Chinese, U.S. militaries discuss return of undersea drone - foreign ministry

The Pentagon went public with its complaint about the incident and said on Saturday it had secured a deal to get the drone back.

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An aerial photo taken though a glass window of a Taiwanese military plane shows the view of Itu Aba, which the Taiwanese call Taiping, at the South China Sea, March 23, 2016. REUTERS/Ministry of Foreign Affairs/Handout via Reuters/File Photo

BEIJING (Reuters) - The Chinese and U.S. militaries are having "unimpeded" talks about the return of U.S. underwater drone taken by a Chinese naval vessel in the South China Sea last week, China's foreign ministry said on Monday.

The drone, known as an unmanned underwater vehicle (UUV), was taken on Thursday in waters off the coast of the Philippines, the first seizure of its kind in recent memory.

U.S. President-elect Donald Trump, who has vowed to take a more aggressive approach in dealing with China over its economic and military policies, jumped on the unusual seizure with a pair of provocative tweets, accusing Beijing of stealing the equipment.

The Pentagon went public with its complaint about the incident and said on Saturday it had secured a deal to get the drone back.

Chinese foreign ministry spokeswoman Hua Chunying said the she believed the U.S. drone issue will be appropriately handled. China's defence ministry had earlier accused Washington of hyping up the issue.

China is deeply suspicious of any U.S. military activities in the resource-rich South China Sea, with state media and experts saying the use of the drone was likely part of U.S. surveillance efforts in the disputed waterway.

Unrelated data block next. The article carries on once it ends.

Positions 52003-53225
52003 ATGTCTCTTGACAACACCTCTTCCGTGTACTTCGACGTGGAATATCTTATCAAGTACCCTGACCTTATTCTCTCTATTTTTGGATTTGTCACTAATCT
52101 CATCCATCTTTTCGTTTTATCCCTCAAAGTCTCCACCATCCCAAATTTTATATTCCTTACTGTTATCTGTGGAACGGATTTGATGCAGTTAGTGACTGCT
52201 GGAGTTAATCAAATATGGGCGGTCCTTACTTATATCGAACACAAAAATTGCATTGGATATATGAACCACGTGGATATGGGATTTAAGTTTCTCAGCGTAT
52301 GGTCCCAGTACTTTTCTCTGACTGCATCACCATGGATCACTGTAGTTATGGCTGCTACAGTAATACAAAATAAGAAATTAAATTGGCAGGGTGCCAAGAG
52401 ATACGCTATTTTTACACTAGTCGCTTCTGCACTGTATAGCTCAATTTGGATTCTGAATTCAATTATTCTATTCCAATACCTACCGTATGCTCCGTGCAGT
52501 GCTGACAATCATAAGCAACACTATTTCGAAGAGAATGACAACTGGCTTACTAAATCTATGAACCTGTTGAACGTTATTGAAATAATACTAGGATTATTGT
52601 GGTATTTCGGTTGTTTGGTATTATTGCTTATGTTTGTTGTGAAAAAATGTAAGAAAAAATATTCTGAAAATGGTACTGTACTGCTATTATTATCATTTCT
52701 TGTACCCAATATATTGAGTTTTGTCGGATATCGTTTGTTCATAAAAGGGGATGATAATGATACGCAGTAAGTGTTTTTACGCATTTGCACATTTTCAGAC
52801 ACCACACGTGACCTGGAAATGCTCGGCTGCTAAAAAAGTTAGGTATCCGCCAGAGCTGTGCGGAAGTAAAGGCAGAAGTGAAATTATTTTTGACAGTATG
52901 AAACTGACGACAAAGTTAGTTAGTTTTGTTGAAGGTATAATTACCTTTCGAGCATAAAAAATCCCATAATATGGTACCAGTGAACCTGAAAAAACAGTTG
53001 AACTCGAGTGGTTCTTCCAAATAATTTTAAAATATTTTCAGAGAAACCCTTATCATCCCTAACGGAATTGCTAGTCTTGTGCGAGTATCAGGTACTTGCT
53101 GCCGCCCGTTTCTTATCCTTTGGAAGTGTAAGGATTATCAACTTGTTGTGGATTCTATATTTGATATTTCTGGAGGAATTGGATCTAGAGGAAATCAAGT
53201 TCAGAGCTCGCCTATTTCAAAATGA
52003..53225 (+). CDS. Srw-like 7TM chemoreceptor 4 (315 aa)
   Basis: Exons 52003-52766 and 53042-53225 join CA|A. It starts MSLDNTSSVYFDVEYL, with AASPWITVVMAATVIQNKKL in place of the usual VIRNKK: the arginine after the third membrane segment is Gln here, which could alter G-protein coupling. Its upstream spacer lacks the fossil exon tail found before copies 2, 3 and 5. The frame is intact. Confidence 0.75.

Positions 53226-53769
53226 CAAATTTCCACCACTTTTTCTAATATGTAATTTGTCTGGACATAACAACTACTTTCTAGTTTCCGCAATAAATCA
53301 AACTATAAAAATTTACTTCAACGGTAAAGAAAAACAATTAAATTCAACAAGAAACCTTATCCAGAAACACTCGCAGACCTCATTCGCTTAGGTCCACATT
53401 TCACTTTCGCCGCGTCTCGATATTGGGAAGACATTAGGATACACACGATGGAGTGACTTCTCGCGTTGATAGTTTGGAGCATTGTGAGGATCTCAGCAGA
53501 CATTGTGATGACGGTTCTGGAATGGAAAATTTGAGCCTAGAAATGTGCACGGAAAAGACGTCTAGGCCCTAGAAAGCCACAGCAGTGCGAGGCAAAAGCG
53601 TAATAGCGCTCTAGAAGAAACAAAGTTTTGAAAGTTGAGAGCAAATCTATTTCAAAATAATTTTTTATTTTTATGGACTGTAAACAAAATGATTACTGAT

The overseas edition of the ruling Communist Party's People's Daily said in a commentary on Monday the USNS Bowditch, which was operating the drone, was a "serial offender" when it came to spying operations against China.

"The downplaying of the actions of the drone cannot cover up the real intentions in the background," it said. "This drone which floated to the surface in the South China Sea is the tip of the iceberg of U.S. military strategy, including towards China."

The drone, which the Pentagon said was operating lawfully was collecting data about the salinity, temperature and clarity of the water about 50 nautical miles northwest of Subic Bay, off the Philippines.

The USNS Bowditch is an "infamous" military reconnaissance ship that has been surveying China's coastal waters since 2002, said Ma Gang, a professor at the People's Liberation Army National Defence University, told the official China Daily.

"Oceanic data is crucial for ship formations, submarine routes and battle planning," Ma said. "Therefore, it is normal for the Chinese Navy to be suspicious of Bowditch's activities given past experience."

According to Chinese state media, the same ship was involved in incidents in 2001 and 2002 when it was shadowed by Chinese navy ships while operating in the Yellow Sea. Chinese media say it has also operated in the sensitive Taiwan Straits.

Ni Lexiong, a naval expert, Shanghai University of Political Science and Law, told Reuters he believed the Chinese navy probably had orders to take the drone.

But Ni said this is a very different incident from the 2001 intercept of a U.S. spy plane by a Chinese fighter jet that resulted in a collision that killed the Chinese pilot and forced the American plane to make an emergency landing at a base on Hainan.

"This is a much smaller incident, it won't affect the overall picture of China-U.S. relations," he said, adding that he did not expect China to seek an apology from the U.S.

The 24 U.S. air crew members were held for 11 days until Washington apologised for the incident. That encounter soured U.S.-Chinese relations in the early days of President George W. Bush's first administration.

By Ben Blanchard

(Editing by Lincoln Feast)